When Alicia Turner's son revealed that he'd been called names in school, the memories came flooding back.
As a child, Turner's friends and family would call her ugly. Those childhood taunts have followed Turner all her life. For years, she's struggled with thoughts and worries about her appearance - avoiding mirrors and pictures.
Now, her own son was being mocked for his appearance. Another child had pointed out, regularly, that her son was shorter and stockier than other boys his age. Turner urged him to embrace his stature. After all, she told him, it likely helped make him an MVP on his football team for a couple of years. (Turner and her husband also quickly took matters into their own hands, talking with the school administration and the other child's parents to ensure the name calling ended).
And then Turner, who lives in Durham, realized that she needed to take to heart the lessons she was teaching her son.
"It made me face my issues," Turner said. "Now I take pictures of myself everyday. I have mirrors all over my office. It reminds me that I'm beautiful."
The healing for Turner began last summer as she helped her son. Just a week after learning about his experience, Turner started writing. It turned into a children's picture book, called "Hey Ugly," which Turner self-published in December. The book follows a girl who is told she's ugly and eventually comes to realize that she's not, boosting her confidence and self-respect.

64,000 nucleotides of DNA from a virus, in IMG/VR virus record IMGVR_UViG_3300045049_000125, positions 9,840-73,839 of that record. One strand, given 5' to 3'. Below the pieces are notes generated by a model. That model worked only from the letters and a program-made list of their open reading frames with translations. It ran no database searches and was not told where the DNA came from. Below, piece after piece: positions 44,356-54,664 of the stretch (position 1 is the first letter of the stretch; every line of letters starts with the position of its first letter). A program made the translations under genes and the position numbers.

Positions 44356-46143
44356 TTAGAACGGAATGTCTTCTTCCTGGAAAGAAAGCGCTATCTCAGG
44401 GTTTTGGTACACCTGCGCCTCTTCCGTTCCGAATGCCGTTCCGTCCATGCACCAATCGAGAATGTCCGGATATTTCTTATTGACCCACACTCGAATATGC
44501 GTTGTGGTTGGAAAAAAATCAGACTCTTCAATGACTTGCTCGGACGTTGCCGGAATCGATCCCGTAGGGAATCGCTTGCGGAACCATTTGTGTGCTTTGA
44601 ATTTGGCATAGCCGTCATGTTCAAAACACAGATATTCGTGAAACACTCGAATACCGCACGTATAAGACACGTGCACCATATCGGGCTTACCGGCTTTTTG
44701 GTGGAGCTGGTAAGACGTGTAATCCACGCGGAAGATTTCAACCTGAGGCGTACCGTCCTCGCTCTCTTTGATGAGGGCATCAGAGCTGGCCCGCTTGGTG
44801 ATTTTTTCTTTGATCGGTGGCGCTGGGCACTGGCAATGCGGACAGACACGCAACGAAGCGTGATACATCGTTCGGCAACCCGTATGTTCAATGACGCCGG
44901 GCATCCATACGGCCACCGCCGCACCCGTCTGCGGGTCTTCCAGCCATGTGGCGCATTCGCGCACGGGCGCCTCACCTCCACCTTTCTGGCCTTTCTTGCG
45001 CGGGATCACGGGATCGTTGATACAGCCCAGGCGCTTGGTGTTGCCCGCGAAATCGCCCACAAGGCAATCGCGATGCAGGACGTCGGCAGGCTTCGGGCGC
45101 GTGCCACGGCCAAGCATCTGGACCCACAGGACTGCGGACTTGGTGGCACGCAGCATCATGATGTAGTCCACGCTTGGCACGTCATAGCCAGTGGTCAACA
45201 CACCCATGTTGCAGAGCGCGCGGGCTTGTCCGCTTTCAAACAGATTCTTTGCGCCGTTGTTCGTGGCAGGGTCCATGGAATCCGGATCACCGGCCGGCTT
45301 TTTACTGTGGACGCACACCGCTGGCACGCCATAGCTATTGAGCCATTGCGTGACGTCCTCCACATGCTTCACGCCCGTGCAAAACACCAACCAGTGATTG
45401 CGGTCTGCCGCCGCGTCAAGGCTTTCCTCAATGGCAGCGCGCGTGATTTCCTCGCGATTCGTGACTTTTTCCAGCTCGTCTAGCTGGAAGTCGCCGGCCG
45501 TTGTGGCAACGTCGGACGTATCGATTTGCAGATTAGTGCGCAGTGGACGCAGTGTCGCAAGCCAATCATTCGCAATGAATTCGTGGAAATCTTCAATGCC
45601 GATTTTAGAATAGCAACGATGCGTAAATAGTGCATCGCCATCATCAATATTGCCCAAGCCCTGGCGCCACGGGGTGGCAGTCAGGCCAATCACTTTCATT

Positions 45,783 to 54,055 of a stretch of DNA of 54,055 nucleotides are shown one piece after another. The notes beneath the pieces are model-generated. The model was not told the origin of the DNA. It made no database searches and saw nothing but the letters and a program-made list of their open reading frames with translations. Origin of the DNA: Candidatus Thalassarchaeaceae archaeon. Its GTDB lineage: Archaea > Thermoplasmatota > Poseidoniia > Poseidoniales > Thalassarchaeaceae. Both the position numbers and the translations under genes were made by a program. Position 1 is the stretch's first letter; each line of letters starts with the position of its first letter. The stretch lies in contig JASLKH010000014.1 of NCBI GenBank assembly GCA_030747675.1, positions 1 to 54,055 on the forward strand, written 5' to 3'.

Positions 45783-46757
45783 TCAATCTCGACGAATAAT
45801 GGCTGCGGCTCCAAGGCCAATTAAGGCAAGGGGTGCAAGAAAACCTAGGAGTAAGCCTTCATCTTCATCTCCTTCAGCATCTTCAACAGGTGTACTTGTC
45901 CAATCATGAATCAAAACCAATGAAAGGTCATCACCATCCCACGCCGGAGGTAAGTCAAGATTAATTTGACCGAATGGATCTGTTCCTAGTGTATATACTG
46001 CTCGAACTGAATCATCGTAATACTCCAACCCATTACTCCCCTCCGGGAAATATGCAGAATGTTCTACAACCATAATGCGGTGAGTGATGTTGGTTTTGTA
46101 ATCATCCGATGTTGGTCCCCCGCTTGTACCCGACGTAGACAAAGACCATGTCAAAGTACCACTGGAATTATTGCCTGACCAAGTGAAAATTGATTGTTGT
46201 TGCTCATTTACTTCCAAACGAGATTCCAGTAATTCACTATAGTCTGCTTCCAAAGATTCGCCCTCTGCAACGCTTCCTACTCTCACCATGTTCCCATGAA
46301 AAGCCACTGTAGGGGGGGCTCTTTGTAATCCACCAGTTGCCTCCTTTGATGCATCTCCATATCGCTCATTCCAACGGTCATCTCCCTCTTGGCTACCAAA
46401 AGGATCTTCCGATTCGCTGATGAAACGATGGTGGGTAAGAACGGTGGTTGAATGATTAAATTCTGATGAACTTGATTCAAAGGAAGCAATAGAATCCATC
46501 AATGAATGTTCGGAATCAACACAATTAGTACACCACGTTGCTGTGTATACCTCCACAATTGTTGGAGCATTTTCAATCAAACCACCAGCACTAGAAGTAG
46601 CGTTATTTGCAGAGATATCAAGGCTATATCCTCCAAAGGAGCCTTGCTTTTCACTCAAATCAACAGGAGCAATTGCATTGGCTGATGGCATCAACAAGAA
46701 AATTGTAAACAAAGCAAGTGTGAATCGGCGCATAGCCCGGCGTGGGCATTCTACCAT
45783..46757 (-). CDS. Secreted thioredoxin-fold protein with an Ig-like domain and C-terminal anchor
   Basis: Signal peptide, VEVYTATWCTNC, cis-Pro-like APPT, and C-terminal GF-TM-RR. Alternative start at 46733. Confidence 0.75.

The goal of "Hey Ugly" is to show the effects of bullying and how much it can harm a person's self-esteem.
"The book shows how when you're feeling ugly how different you see yourself," she said.
Already, Turner, a case manager for the Granville County social services department, has had the opportunity to talk to two groups of kids to share the book and the message. "Hey Ugly" also has stirred up conversations among adults, who share their own stories of childhood bullies and taunts.
Now that the book is out, she is working to line up more opportunities to spread her message about bullying and to encourage kids to embrace and love who they are.
"It's written for children, but it seems to strike conversations for any age," Turner said. "It's not written for fame or fortune. I just want it to reach whoever it needs to reach."
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